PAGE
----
We were a bit surprised that Per Carlson’s otherwise well-documented review, “A century of cosmic rays” (Physics Today, February 2012, page 30), did not mention the contributions of Louis Leprince-Ringuet. We write to correct that omission.
Leprince-Ringuet (1901–2000) began studying cosmic rays in Maurice de Broglie’s laboratory in the early 1930s, during a time of controversy over whether cosmic rays were charged particles or gamma rays, since experiments with ionization chambers had produced conflicting evidence for geomagnetic effects. In 1933 Pierre Auger and Leprince-Ringuet used a more direct technique based on coincidence counters aboard a ship traveling from Le Havre, France, to Buenos Aires, Argentina, and back. With that approach they counted 170 000 individual cosmic rays and accurately measured the geomagnetic effects.1
Later, Leprince-Ringuet and his collaborators built a cloud chamber that was triggered by counters, and they inserted it in the big magnet of the French Academy of Sciences in Bellevue. In 1936 Leprince-Ringuet was appointed professor of physics at École Polytechnique in Paris, where he created the school’s first research laboratory, initially devoted to cosmic-ray physics. In March 1939, shortly after the discovery of the muon, he and coworkers used the cloud chamber to directly measure its mass.2 With the onset of World War II, however, the researchers could not submit their paper until the end of 1940.
During the war the cloud chamber and the magnet were moved to L’Argentière-La-Bessée in the French Alps. In a series of 10 000 cloud-chamber photographs they took in 1943, Leprince-Ringuet and his collaborators found the first evidence for a heavy meson3 with a mass some 870–1110 times the electron mass. The new particle could not be interpreted as a muon but was not unanimously accepted as a heavy meson; as Hans Bethe argued, the upper limit on the mass could reach the proton mass if all the probable errors were doubled and added together with the same sign. However, as J. Robert Oppenheimer stated in his concluding remarks at the Symposium on Cosmic Rays at Caltech in 1948, it was “hard to disbelieve Leprince-Ringuet’s evidence for a very heavy meson.” Despite the low probability of the proton hypothesis, his evidence was not deemed decisive, and George Rochester and Clifford Butler were credited with the discovery of the K+ in 1947. The next year Leprince-Ringuet and his team presented further evidence4 for the K+, obtained using the emulsion technique at the Laboratoire des Cosmiques, a high-altitude facility he had created in the French Alps.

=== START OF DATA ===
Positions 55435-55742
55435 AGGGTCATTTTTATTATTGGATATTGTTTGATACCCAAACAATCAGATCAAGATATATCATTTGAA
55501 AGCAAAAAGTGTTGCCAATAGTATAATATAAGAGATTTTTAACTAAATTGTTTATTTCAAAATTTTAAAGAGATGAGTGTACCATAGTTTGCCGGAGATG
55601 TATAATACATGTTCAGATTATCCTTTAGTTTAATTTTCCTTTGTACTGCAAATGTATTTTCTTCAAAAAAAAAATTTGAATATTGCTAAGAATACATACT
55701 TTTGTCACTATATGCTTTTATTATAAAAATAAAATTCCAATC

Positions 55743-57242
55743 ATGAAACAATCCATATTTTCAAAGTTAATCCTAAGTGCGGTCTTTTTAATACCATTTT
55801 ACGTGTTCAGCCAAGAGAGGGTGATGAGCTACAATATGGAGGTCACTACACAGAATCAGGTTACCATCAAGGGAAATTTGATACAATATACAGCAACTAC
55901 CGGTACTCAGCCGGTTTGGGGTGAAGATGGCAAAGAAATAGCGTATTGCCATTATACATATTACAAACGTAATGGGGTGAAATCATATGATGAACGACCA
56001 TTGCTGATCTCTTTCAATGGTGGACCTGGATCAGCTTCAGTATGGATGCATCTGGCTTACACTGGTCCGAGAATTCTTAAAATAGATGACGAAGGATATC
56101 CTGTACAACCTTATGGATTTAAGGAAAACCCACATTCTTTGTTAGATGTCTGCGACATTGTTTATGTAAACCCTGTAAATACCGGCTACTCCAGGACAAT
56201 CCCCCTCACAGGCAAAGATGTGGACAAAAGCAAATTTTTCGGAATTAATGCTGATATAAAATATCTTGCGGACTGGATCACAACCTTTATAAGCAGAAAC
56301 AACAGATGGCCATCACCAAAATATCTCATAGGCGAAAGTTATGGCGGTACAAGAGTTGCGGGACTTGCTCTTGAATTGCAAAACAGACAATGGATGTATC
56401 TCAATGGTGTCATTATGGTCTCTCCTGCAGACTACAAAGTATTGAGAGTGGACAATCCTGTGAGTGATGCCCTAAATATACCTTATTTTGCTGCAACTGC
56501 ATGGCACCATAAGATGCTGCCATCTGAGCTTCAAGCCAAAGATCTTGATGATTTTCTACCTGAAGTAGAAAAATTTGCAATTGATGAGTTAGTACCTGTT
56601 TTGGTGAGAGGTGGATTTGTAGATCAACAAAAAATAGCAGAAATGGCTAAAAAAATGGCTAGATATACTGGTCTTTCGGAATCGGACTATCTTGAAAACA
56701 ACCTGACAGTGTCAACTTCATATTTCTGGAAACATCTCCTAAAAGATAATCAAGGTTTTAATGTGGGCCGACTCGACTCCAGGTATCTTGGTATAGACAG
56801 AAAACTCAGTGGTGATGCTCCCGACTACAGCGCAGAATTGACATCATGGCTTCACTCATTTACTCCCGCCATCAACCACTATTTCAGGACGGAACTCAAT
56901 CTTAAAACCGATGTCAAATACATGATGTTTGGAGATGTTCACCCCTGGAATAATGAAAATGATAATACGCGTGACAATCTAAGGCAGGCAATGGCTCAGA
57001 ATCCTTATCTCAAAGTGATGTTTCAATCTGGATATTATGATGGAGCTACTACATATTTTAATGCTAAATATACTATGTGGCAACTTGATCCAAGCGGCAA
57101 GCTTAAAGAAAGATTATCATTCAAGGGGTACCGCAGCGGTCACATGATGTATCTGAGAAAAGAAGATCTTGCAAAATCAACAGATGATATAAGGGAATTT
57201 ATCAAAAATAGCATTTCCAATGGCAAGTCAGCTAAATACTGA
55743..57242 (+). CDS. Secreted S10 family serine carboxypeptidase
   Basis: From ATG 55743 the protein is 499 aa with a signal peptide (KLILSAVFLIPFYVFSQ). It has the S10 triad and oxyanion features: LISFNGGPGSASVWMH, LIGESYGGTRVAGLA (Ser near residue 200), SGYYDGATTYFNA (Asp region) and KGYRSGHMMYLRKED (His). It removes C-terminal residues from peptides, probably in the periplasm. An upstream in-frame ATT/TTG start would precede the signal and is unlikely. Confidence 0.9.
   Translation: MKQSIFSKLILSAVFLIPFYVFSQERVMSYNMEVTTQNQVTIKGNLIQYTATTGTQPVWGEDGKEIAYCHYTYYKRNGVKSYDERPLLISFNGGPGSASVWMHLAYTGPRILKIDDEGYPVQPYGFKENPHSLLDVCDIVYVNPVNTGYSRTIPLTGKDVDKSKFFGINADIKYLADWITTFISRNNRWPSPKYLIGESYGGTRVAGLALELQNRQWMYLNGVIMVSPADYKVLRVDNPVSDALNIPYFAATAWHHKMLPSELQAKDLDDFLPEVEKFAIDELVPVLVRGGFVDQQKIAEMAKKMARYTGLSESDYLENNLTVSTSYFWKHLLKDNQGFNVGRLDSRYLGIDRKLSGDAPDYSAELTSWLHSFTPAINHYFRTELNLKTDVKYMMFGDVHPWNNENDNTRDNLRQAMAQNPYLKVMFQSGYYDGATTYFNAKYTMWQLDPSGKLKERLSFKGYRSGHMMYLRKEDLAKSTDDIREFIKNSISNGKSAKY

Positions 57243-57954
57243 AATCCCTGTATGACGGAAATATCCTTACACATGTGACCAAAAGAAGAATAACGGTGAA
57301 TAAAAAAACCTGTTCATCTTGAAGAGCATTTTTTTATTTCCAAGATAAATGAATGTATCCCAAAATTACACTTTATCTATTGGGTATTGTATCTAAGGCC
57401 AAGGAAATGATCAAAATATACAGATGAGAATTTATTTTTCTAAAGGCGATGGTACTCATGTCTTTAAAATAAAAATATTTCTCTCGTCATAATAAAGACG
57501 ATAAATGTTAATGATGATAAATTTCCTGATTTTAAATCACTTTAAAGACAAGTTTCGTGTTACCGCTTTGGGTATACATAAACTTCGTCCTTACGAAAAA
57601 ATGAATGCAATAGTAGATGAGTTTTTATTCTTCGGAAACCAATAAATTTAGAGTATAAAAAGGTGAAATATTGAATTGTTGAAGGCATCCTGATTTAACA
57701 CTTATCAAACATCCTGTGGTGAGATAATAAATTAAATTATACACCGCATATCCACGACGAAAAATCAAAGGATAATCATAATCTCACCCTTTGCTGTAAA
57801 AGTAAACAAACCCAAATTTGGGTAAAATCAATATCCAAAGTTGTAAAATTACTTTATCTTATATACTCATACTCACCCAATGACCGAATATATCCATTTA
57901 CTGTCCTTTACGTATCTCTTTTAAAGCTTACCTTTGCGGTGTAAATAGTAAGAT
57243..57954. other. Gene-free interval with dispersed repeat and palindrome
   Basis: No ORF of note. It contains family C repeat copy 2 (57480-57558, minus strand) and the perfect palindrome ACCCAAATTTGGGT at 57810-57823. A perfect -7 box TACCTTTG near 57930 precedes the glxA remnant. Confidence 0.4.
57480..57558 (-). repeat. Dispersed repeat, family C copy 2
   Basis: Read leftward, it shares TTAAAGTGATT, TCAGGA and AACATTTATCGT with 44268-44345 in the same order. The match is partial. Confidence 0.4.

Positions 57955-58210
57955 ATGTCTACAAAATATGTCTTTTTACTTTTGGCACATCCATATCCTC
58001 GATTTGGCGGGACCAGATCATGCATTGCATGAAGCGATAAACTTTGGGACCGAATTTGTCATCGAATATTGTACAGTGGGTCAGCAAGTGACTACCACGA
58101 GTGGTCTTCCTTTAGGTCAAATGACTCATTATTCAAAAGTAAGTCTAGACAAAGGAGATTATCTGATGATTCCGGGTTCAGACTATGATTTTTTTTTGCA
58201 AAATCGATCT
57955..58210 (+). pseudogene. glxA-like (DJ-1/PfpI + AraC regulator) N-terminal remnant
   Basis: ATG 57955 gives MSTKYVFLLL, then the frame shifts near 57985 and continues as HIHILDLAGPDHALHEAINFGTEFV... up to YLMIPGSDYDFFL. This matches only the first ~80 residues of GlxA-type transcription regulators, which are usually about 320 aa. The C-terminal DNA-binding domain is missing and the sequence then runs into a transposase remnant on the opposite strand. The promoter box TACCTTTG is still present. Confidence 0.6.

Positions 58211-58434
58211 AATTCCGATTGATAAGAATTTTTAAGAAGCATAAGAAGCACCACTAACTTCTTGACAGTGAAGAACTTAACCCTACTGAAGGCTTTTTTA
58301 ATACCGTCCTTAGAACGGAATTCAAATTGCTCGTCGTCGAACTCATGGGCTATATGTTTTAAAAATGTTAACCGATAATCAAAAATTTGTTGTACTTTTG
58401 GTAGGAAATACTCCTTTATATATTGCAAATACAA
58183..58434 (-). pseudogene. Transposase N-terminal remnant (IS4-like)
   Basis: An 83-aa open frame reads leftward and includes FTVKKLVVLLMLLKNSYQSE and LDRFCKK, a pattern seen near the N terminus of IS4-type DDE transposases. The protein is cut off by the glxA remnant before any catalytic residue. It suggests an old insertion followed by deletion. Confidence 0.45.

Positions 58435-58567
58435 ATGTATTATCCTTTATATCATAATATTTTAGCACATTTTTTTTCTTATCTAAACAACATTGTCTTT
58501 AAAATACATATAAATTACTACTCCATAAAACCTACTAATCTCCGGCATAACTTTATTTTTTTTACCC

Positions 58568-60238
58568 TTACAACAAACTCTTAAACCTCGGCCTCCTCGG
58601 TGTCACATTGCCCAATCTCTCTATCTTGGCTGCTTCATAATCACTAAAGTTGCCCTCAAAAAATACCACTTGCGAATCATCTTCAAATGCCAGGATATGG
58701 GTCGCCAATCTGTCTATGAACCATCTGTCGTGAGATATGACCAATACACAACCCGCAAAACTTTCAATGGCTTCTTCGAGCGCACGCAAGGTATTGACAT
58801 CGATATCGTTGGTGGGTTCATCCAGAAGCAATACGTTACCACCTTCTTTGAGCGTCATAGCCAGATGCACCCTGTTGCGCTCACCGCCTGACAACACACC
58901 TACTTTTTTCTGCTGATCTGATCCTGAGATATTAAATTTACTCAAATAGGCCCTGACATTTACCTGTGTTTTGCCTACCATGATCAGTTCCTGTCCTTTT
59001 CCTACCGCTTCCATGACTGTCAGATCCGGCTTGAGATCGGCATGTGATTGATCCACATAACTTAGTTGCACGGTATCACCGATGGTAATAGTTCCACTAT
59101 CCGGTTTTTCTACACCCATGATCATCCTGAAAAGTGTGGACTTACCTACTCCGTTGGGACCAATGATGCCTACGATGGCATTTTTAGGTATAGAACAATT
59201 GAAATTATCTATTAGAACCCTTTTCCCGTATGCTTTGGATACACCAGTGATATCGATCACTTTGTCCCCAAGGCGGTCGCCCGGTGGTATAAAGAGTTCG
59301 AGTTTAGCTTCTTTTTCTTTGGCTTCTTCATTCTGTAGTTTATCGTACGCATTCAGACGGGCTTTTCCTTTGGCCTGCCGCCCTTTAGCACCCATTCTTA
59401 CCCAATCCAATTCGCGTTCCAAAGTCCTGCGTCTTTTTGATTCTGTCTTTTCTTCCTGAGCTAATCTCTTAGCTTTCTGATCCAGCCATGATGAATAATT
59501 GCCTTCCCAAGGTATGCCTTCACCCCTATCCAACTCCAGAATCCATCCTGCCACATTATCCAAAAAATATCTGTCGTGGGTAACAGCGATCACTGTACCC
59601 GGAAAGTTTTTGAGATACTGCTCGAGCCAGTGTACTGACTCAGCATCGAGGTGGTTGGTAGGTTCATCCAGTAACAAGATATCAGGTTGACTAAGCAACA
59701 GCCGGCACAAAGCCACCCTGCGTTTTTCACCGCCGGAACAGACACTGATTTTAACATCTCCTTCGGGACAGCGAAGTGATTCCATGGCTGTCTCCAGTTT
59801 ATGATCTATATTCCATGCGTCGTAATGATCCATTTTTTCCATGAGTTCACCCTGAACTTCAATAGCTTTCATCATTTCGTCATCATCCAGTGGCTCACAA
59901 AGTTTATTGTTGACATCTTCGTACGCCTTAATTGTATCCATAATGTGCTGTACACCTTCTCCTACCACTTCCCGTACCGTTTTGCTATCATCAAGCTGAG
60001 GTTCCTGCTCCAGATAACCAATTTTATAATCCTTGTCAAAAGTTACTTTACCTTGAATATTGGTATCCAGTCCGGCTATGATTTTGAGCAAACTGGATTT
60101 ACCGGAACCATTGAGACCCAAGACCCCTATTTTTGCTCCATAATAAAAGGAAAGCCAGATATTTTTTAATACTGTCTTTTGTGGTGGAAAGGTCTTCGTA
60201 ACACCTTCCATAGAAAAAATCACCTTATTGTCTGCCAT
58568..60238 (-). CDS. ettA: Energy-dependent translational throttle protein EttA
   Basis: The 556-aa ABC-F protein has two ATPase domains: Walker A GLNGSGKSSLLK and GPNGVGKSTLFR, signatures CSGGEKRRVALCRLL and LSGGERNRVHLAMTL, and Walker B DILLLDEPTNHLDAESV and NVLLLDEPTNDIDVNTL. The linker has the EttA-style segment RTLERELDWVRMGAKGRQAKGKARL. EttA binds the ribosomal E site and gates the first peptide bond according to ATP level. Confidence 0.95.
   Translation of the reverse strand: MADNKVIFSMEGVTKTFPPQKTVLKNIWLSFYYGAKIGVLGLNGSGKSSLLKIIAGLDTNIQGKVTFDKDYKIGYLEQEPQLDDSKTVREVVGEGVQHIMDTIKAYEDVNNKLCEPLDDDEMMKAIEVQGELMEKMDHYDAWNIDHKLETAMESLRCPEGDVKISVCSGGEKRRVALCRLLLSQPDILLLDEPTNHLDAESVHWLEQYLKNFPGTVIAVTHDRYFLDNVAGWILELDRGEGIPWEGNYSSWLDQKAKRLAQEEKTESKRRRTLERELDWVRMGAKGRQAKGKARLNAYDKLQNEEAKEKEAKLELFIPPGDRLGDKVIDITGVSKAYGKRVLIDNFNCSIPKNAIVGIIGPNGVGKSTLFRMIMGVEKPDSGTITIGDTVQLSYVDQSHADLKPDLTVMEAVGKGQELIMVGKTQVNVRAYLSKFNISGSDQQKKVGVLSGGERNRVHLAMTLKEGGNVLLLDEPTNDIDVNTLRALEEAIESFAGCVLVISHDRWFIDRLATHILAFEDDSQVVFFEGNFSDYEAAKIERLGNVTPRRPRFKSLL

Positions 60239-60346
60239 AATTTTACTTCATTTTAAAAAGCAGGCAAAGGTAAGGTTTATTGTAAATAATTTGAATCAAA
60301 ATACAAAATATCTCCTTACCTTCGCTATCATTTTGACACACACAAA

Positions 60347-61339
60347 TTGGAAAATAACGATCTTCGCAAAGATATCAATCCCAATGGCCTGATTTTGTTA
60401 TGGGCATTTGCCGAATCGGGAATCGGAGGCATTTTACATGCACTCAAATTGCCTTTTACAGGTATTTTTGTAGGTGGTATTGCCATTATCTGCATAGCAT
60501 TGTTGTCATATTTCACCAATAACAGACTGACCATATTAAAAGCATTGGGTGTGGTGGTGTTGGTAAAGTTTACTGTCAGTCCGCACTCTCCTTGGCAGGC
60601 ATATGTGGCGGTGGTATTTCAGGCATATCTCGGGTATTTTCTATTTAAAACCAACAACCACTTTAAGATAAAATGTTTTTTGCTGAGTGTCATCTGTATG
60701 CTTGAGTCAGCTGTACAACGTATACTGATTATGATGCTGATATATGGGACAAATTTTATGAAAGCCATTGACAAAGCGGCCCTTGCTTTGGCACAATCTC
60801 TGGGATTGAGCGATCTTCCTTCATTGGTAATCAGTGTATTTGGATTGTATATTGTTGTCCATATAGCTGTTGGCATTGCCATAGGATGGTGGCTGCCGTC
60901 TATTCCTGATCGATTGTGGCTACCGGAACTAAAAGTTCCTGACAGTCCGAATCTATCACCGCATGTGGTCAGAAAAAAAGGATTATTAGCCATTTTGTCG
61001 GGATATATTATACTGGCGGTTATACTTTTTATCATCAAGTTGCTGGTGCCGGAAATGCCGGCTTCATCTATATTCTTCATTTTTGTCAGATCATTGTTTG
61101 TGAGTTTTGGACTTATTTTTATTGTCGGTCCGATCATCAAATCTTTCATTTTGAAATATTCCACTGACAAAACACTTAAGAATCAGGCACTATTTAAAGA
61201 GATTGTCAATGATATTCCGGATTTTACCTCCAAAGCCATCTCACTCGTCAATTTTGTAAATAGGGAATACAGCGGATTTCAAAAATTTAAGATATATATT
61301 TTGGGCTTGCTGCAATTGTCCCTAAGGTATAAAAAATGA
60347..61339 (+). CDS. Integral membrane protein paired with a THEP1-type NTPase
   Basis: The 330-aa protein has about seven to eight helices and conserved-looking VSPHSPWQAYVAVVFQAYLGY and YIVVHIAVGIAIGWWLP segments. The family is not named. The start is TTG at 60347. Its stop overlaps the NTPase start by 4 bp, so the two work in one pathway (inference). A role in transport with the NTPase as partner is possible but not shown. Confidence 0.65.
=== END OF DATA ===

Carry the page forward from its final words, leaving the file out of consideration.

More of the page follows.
In 1949–50 the search for strange particles and the study of their properties became primary goals of the physicists at École Polytechnique. Two large superposed cloud chambers were installed at the observatory of Pic du Midi de Bigorre, 3000 m above sea level in the French Pyrenees. The chamber on the top was located inside a magnet, whereas the bottom chamber was equipped with a series of metallic plates. The setup allowed incident particles to be identified and their energies measured.
At the time, Leprince-Ringuet, as secretary of the cosmic-ray commission of the International Union of Pure and Applied Physics (IUPAP), was in charge of organizing the 1953 Cosmic Ray Conference at Bagnères-de-Bigorre. A recent summary by James W. Cronin (Carlson’s reference 14) of that conference and its consequences emphasizes Leprince-Ringuet’s role. In view of early results from the first big US accelerators, Leprince-Ringuet insisted that the conference focus on particle physics aspects. A new nomenclature for strange particles was proposed by a commission that included the best specialists in the field. Most were quoted in Carlson’s article, but not Leprince-Ringuet, who had coined the word “hyperon.”
In the following years, Leprince-Ringuet’s focus turned toward accelerator experiments. He was instrumental in the creation of CERN, and several physicists from his laboratory at École Polytechnique were major actors in the scientific developments of CERN’s first 20 years.
Through his affiliations with the French Academy of Sciences and the Commissariat à l’Énergie Atomique and his valued participation in IUPAP and CERN, Leprince-Ringuet was a major force in cosmic-ray physics and in the transition to particle physics, at both the national and international levels.